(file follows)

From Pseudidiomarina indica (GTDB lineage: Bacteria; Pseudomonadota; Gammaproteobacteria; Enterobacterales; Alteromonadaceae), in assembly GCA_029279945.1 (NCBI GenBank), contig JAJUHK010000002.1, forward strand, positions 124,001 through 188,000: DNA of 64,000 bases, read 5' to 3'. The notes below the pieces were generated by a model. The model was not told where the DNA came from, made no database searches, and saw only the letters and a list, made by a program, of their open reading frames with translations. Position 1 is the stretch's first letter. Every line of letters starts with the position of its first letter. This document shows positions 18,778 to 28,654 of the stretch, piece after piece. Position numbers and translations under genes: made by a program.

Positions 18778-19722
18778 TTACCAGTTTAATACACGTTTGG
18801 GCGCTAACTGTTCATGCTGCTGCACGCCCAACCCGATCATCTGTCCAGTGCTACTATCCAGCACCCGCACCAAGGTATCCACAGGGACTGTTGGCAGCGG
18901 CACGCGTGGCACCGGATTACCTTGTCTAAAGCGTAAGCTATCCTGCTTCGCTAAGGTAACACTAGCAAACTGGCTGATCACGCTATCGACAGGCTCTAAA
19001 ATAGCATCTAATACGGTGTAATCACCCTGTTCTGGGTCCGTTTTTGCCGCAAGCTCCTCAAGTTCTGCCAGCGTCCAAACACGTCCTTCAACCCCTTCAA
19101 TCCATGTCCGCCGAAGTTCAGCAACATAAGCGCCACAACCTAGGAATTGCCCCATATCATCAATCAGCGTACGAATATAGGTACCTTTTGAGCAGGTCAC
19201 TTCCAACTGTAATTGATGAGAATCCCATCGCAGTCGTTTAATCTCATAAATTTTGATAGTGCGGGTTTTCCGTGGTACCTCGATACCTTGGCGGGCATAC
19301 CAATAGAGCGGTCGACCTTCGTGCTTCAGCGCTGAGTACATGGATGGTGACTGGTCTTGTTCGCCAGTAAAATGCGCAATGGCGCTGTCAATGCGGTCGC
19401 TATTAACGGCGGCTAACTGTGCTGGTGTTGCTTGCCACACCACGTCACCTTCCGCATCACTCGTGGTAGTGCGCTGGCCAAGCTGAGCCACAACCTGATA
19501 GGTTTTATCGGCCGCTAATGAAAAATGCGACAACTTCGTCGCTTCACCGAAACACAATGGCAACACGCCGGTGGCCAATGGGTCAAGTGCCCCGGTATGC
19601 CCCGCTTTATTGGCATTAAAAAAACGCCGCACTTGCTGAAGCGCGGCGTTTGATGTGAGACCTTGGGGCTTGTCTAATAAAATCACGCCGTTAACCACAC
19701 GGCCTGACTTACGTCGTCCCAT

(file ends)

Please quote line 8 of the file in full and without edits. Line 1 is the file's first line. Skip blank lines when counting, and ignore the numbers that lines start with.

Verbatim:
19201 TTCCAACTGTAATTGATGAGAATCCCATCGCAGTCGTTTAATCTCATAAATTTTGATAGTGCGGGTTTTCCGTGGTACCTCGATACCTTGGCGGGCATAC